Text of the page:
New York Cell Phone Taxes: “High” is an Understatement

Written by: Dan Smith

Bloated New York government needs money. They use our mobile phone bills as a quiet way to support their own waste and corruption, while they hit us with the third-highest taxes in the U.S.—50% higher than average. We get little in return.

In New York, sales tax on most purchases of is 8.875%. But for some reason, tax on mobile phone service is almost 3 times that—almost 25%. Why?

I can find no good answer to that question.

High tax rates are usually reserved for “sins:”  cigarettes, big boats, alcohol, etc.

Whether or not you agree with the premise that “sins” should be heavily taxed, do mobile phones belong in this group?

These days owning a mobile phone is a necessity for running one’s life. In many states, necessities are tax exempt to avoid the regressive punishment against the poor—but not mobile phone service. Phones are hit many times harder than other products. Quietly, enormous telecom taxes have been levied on all of us, disproportionally hitting those most dependent on the technology.

It appears they do it because they can, and because they need money—lots of our money.

“Wireless taxes have long been a fairly frictionless way for states and cities to get revenue,” says Jot Carpenter, Vice President of government affairs at telecom industry association CTIA. He means politically “frictionless”—you and I won’t complain or hold politicians accountable at the ballot box for taking so much of our money for no apparent reason.

It’s as Willie Sutton explained about why he robbed banks: “That’s where the money is.”

When you think like a bureaucrat, it makes perfect sense. And they don’t care who it hurts.

As With Most Tax Issues, New York is Among the Worst

New Yorkers have been hit HARD. The federal tax rate on mobile phone service is 6.3% (that applies to all states). State and local governments then layer on more—much more, an average of 12.2% more. Out of 50 states, New York adds the nation’s third-highest state and local taxes: 18.3%, which is 50% more than the average state. That brings the total cell phone tax rate in New York to 24.6%.

And while telecom companies themselves have competed in a cutthroat industry to reduce their monthly service charges by 17% over the past 10 years, those savings have been more than lost, as cell service tax rates have increased by 22% over that period.

So, as we complain about our cell phone bills going up, many of us blaming the carriers, we need to see that it’s really the politicians doing it to us. Ironically, as carriers improve service and technology and lower costs to us, bloated “public servants” view that as a bad thing, because it takes money out of their hands. And they need our money—it’s already been spent. So, they have to increase the tax rate to make up for the savings that the phone carriers are trying to give us, effectively erasing any savings by putting more of our money in the hands of bloated government.

Infrastructure and Services Don’t Justify the High Tax Rate

You may ask whether New York State provides a lot of infrastructure to assist the public or the telecom industry, which might make the taxes seem more reasonable. But this is not really the case.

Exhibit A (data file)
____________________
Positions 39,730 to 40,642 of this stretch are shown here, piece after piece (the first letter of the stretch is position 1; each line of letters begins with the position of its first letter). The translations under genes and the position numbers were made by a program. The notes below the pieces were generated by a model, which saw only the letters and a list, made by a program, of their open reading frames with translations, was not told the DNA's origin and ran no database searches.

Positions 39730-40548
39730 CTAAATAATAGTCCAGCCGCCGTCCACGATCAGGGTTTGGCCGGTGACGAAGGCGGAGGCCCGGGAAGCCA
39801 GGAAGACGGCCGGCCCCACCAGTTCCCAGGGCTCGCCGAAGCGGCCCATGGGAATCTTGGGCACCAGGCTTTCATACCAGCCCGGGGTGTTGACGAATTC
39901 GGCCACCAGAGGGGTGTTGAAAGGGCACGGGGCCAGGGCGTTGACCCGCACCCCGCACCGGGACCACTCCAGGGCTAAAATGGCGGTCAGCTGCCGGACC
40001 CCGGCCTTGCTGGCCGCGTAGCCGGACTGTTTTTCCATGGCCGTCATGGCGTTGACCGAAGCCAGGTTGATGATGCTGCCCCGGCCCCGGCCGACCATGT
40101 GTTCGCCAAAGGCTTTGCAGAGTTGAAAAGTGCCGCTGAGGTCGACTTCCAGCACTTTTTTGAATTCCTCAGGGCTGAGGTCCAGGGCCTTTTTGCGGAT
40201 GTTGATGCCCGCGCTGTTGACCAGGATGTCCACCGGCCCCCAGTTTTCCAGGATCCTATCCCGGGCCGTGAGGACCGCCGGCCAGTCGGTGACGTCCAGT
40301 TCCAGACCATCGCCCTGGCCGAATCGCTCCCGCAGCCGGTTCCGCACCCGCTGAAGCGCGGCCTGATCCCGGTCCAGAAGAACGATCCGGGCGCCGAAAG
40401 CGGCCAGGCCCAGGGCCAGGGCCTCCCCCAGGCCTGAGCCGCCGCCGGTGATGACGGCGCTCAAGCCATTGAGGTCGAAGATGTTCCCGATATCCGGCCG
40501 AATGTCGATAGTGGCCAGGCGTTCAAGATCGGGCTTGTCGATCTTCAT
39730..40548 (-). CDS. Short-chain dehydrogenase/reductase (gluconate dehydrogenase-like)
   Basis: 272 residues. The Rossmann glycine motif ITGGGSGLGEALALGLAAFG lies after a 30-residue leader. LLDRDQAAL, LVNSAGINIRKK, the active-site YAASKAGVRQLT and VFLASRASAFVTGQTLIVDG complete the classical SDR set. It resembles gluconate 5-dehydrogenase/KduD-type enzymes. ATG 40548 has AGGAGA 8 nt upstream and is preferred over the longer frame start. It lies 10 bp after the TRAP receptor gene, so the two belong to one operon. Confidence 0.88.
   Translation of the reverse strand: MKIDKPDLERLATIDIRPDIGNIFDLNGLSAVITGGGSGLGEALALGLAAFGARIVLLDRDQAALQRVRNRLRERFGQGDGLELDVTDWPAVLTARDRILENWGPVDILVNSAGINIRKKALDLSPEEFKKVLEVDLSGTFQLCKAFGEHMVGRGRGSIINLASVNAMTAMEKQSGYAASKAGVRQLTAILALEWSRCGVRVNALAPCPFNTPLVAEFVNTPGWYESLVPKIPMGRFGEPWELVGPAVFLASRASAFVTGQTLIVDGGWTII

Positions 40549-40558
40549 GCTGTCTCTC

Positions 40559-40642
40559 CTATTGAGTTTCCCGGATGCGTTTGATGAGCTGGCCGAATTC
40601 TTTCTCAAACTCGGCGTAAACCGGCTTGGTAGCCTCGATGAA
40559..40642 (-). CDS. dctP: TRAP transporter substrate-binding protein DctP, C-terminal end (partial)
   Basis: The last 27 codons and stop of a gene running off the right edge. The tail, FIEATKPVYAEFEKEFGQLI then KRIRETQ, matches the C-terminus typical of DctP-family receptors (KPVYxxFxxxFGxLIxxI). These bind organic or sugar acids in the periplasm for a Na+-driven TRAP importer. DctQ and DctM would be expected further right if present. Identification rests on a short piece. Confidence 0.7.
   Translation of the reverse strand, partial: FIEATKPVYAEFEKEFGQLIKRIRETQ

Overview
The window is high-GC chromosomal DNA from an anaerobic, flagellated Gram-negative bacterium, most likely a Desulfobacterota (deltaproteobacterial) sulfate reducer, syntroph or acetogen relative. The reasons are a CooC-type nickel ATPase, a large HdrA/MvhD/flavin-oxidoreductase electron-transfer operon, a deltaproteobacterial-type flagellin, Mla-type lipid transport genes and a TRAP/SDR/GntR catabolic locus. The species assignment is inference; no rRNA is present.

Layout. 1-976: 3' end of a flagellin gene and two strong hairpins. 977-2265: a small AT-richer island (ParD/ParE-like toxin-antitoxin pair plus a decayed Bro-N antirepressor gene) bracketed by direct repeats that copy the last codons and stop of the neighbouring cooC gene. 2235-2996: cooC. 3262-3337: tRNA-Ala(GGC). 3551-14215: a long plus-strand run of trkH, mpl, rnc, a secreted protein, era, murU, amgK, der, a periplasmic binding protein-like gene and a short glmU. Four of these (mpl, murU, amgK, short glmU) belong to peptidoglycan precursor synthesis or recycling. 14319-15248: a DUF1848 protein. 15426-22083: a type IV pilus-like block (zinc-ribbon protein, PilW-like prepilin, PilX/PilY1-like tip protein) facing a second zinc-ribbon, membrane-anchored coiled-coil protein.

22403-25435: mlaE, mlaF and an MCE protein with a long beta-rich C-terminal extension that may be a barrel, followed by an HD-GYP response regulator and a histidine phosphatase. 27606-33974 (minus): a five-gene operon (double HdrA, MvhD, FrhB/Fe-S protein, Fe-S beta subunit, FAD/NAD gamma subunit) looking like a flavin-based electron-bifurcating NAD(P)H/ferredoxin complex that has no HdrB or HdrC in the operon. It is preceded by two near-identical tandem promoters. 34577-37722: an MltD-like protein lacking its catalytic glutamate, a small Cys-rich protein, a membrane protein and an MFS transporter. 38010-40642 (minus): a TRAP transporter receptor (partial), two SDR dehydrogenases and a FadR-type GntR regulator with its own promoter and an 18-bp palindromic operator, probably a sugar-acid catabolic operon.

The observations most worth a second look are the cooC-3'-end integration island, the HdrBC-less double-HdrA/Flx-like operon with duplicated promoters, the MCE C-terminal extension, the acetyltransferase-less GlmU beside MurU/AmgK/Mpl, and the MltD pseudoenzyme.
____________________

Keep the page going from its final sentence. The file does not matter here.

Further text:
State and local politicians will tout things like 911 emergency services, 411 information services, “right-of-way” infrastructure, and franchise agreements for services. But don’t fall for their rhetoric: these are inexpensive services to provide as compared to the massive tax revenue they take from all of us. The FCC found that a sizable portion of 911, 411, and other infrastructure taxes were diverted to other, unrelated purposes, such as coping with localities’ pension crises. Many other taxes and fees don’t even pretend to be related to mobile service.

You must ask yourself: why does New York need so much more cell service tax than other states?

Government officials simply need the tax money to support their waste and corruption. And since New York is so much more wasteful and corrupt than other states, high cell service tax is just another example of where New Yorkers get hit harder.

Just One More Reason Businesses Won’t Invest in New York

In addition to hitting the poor the hardest, higher tax rates discourage investment. Ask yourself: if you were considering bringing your business to New York, with it’s incredibly high income and property taxes, how might incredibly high telecom taxes impact your choice?

The International Chamber of Commerce concluded that such discriminatory taxes not only make doing business more expensive, they also create complexities which make it harder for new telecom companies to offer services, which limits consumer choices. New York is among the worst in all of these areas.

Put Them on a Diet to Make Us All Healthier

To be competitive and attract business and new jobs, New York doesn’t need to dump cash and goodies on companies and college students. Governor Cuomo has tried and it doesn’t work—only wastes. We need our government to get out of the way—stop with the oppressive taxes, stop with undue complexities, stop the need for permission to start a business or get a good job. Just stop!

In the case of telecom taxes, we need to immediately stop their growth. We should be telling Andrew Cuomo and the rest of Albany to roll back such taxes and put a cap on local taxes. We should permit just enough tax to cover essential 911 services and infrastructure, but no more. We can check ourselves against other states to see how we’re doing. We can scale back the limit over a number of years to manage the hit to local governments who have, sadly, become dependent on such tax revenues.

We must put New York government on a financial diet, starting with our cell phone taxes.

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